Copywriters provide writing materials that make up advertising campaigns, marketing materials and websites. Their work combines creativity with marketing skills and a strong awareness of the audiences for a brand or product.
What is a copywriter?
Copywriters provide the written content used in marketing campaigns. This varies from writing on websites through to product descriptions and blog posts. The key underlying difference between a traditional writer and a copywriter is that copywriters usually focus their writing on ‘calls to action’, or motivating a reader to do a particular thing in response to their writing. This could be purchasing a product, signing up to a newsletter or booking a service.
Copywriters usually work in one of two ways. A common route is being employed in house as part of an agency or brand. Alternatively, many copywriters work independently as freelancers. In house copywriters will usually work on a variety of different projects within their company where persuasive writing is needed. Freelance copywriters usually work on set projects for shorter periods of time with various different companies as an external contractor.
Much of your training and development as a copywriter will happen on the job.
Copywriters usually have a particular ‘niche’ they write in. This could be a particular type of product, like food and drink or a writing to a particular market like being a legal copywriter, a fashion copywriter or a finance copywriter. Copywriters usually also specialise in either ‘business to consumer’ (B2C) writing, where a company sells product to an individual, or ‘business to business’ (B2B) writing, where a company focuses on selling their services to other businesses.
Your responsibilities as a copywriter will vary depending on whether you are freelance or employed, as well as any niches you have. Common duties include:
- Holding initial briefing meetings with marketing teams or clients to gather the information required for a particular project, such as key audiences, deadlines, length of copy, and overall marketing intent.
- Planning out copywriting requirements across a project, such as deciding on a set number of online blog posts, social media copy and any print copy.
- Undertaking market research on a product or service being advertised.
- Undertaking search engine optimisation (SEO) research - this involves researching popular key terms related to your marketing campaign or product and including these within your copy with the aim of being seen on search engines.
- Crafting initial drafts for an employer or client, taking into account the project’s brief, SEO and any further expectations from the copy.
- Researching any required images or video content to supplement written copy.
- Taking feedback from a marketing team or client and making edits to initial first drafts (this is also known as copyediting).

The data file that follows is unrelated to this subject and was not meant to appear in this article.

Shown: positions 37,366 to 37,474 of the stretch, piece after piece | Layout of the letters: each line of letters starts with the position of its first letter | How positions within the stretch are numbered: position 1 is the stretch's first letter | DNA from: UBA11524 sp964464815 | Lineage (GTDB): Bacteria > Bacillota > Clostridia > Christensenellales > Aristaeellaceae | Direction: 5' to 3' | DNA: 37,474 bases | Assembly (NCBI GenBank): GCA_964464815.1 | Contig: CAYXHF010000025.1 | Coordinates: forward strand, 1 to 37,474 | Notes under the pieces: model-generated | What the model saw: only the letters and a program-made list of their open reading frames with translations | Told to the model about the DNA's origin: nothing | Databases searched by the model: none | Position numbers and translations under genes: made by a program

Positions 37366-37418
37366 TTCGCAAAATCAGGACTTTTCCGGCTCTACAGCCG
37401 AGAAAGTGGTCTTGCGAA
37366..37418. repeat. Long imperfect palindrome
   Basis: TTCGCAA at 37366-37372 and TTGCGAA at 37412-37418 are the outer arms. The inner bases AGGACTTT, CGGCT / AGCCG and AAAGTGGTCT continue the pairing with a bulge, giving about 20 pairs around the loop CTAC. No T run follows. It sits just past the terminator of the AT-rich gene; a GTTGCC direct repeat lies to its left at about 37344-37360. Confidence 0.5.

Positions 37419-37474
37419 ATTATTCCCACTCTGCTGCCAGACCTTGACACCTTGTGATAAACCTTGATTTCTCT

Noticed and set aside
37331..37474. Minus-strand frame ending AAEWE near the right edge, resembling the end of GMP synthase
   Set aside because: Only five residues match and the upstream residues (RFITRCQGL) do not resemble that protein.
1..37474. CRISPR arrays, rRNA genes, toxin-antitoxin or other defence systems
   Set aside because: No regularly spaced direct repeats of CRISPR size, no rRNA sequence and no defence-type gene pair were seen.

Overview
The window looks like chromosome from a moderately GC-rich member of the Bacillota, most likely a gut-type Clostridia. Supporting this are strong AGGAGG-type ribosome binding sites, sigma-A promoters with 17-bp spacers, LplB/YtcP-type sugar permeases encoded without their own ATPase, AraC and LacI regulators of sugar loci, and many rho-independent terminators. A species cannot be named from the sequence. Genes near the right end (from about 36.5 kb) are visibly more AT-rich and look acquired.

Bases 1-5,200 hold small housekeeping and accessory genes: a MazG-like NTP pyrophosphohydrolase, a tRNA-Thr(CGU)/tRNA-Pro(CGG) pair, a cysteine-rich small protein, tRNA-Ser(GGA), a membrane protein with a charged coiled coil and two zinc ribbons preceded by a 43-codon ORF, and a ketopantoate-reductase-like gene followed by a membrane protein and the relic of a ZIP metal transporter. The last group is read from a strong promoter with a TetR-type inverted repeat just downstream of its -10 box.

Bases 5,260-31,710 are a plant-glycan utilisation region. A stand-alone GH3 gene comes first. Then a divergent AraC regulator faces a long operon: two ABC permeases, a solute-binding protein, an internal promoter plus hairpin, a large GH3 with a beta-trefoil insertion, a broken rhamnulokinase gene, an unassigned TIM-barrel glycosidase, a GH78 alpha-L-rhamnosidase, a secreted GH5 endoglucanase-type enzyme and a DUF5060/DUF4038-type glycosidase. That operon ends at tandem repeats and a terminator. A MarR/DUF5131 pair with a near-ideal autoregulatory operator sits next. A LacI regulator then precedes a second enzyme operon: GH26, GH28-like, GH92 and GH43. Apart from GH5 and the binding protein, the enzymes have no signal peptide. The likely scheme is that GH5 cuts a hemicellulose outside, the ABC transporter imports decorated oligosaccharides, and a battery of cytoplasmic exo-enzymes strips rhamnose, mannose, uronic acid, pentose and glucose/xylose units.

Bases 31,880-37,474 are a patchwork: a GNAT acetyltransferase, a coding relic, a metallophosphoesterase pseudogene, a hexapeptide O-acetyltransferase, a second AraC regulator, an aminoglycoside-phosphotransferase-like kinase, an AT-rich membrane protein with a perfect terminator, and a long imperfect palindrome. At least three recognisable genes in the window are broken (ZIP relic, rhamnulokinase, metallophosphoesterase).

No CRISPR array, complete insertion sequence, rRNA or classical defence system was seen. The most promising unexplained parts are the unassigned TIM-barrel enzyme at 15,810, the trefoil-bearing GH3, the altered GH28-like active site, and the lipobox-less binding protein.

- Advise on copy layouts, especially around web and print design, factoring in user usability and user testing if you are a digital copywriter.
- Providing branding advice such as deciding on the best ‘tone of voice’ for a new brand.
- Overseeing budgets for freelance support writers, if employed.
- Business administration, such as organising accounts and client data, if you are a freelance copywriter.
- Providing guidance and consultancy to your wider marketing team, especially if you are provided expert copy in an area you are a specialist in.
A copywriter salary will vary depending on whether you are an employed writer or working on a freelance basis. The closer to major cities you are (especially London) the more likely you are to earn higher figures too. Your earning potential will also vary depending on your niche and level of experience.
As an employed copywriter, the average salary is around £31,000 per year. A junior copywriter salary is likely to be around £25,000, while senior copywriter jobs could earn £45,000 and upwards. You may find that positions in marketing agencies that incorporate copywriting as part of the role could also fetch more.
Copywriter freelance rates vary depending on an individual’s specialisms and experience, such as being an education copywriter or travel copywriter. Some copywriters charge per project, while others charge per word or per hour. The average day rate for a copywriter, where a client or agency books them out for a full days’ work, is £385. Junior copywriters are likely to be closer to £250 per day, while senior copywriters can charge anywhere between £800 and £2000 per day. Freelance copywriters can then take this rough rate into consideration when calculating what they annual salary could be.
While you don’t need to have a degree to become a copywriter, it can be helpful. Copywriting is a popular choice within marketing careers, so having a relevant degree can help you stand out. Graduates may find graduate copywriter jobs as part of graduate schemes.